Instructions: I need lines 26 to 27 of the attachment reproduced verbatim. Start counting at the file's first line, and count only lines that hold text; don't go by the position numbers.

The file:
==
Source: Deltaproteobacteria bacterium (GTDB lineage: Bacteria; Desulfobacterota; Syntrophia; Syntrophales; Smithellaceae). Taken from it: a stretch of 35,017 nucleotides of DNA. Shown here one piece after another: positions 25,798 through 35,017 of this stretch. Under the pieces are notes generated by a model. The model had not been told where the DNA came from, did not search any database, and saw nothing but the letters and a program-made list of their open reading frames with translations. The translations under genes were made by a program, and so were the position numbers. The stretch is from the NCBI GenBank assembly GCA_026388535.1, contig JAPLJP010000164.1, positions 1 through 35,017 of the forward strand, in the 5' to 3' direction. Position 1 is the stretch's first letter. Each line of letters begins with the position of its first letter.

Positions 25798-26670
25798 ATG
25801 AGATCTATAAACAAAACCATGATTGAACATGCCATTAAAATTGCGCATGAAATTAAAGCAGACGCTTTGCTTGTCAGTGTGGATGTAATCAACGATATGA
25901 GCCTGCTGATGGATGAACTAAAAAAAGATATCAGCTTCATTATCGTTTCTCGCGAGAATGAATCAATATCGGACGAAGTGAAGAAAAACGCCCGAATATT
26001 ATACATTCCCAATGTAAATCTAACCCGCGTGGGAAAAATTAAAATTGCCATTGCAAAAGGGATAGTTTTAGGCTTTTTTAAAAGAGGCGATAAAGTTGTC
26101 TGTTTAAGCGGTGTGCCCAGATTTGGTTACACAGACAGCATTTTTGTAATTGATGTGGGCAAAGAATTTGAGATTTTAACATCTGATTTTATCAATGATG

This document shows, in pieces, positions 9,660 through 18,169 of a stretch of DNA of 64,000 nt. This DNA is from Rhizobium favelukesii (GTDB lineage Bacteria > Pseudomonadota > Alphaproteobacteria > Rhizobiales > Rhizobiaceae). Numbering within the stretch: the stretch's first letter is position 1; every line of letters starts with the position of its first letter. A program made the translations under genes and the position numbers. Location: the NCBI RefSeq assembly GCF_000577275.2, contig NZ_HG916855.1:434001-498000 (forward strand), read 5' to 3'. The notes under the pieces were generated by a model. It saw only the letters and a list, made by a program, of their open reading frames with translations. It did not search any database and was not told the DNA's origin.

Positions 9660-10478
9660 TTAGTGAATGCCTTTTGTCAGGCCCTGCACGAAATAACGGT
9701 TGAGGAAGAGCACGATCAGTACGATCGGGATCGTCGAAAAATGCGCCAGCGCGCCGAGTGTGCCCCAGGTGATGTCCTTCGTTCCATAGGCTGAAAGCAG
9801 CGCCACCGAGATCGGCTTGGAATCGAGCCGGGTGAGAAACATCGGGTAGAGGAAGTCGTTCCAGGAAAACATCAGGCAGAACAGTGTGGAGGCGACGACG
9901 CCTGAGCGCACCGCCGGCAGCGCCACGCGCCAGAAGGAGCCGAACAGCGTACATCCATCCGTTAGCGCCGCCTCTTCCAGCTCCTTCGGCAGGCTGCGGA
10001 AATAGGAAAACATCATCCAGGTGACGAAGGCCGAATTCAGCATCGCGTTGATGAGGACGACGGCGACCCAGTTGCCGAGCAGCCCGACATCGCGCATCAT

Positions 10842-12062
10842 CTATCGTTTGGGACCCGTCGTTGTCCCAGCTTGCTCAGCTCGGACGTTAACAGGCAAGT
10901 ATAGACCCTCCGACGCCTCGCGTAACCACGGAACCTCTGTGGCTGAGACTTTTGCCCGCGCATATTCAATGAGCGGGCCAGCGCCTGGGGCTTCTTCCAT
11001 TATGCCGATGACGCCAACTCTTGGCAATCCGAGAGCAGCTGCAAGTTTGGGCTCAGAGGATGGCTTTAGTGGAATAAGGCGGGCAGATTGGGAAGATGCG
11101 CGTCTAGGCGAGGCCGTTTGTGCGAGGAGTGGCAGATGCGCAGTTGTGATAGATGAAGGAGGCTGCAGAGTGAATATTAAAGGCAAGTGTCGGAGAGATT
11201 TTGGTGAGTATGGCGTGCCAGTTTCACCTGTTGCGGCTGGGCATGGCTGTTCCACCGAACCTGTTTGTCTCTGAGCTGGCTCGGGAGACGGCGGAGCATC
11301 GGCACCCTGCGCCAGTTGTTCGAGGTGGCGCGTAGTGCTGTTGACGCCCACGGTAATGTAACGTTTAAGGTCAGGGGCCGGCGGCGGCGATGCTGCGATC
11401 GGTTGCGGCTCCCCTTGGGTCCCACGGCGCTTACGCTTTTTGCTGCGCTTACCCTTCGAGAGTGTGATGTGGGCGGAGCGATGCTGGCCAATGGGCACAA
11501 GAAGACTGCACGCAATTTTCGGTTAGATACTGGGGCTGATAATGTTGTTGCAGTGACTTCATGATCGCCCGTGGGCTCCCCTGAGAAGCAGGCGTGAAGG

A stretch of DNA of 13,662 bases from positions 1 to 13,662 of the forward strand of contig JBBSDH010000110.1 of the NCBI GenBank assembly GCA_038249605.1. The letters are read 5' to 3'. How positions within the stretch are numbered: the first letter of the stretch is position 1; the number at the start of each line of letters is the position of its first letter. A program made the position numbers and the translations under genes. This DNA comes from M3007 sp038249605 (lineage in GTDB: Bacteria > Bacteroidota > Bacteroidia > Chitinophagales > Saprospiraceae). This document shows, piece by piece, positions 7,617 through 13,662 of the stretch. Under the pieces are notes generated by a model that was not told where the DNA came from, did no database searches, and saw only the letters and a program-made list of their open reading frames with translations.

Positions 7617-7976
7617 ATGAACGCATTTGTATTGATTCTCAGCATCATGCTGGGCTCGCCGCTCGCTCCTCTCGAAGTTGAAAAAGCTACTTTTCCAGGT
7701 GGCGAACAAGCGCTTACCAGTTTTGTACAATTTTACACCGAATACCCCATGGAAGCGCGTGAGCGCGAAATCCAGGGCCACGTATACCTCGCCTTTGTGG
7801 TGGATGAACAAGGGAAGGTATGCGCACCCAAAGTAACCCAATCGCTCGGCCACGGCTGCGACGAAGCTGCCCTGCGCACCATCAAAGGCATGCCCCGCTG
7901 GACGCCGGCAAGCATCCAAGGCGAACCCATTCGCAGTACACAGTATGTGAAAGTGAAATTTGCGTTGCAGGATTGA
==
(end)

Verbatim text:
7617 ATGAACGCATTTGTATTGATTCTCAGCATCATGCTGGGCTCGCCGCTCGCTCCTCTCGAAGTTGAAAAAGCTACTTTTCCAGGT
7701 GGCGAACAAGCGCTTACCAGTTTTGTACAATTTTACACCGAATACCCCATGGAAGCGCGTGAGCGCGAAATCCAGGGCCACGTATACCTCGCCTTTGTGG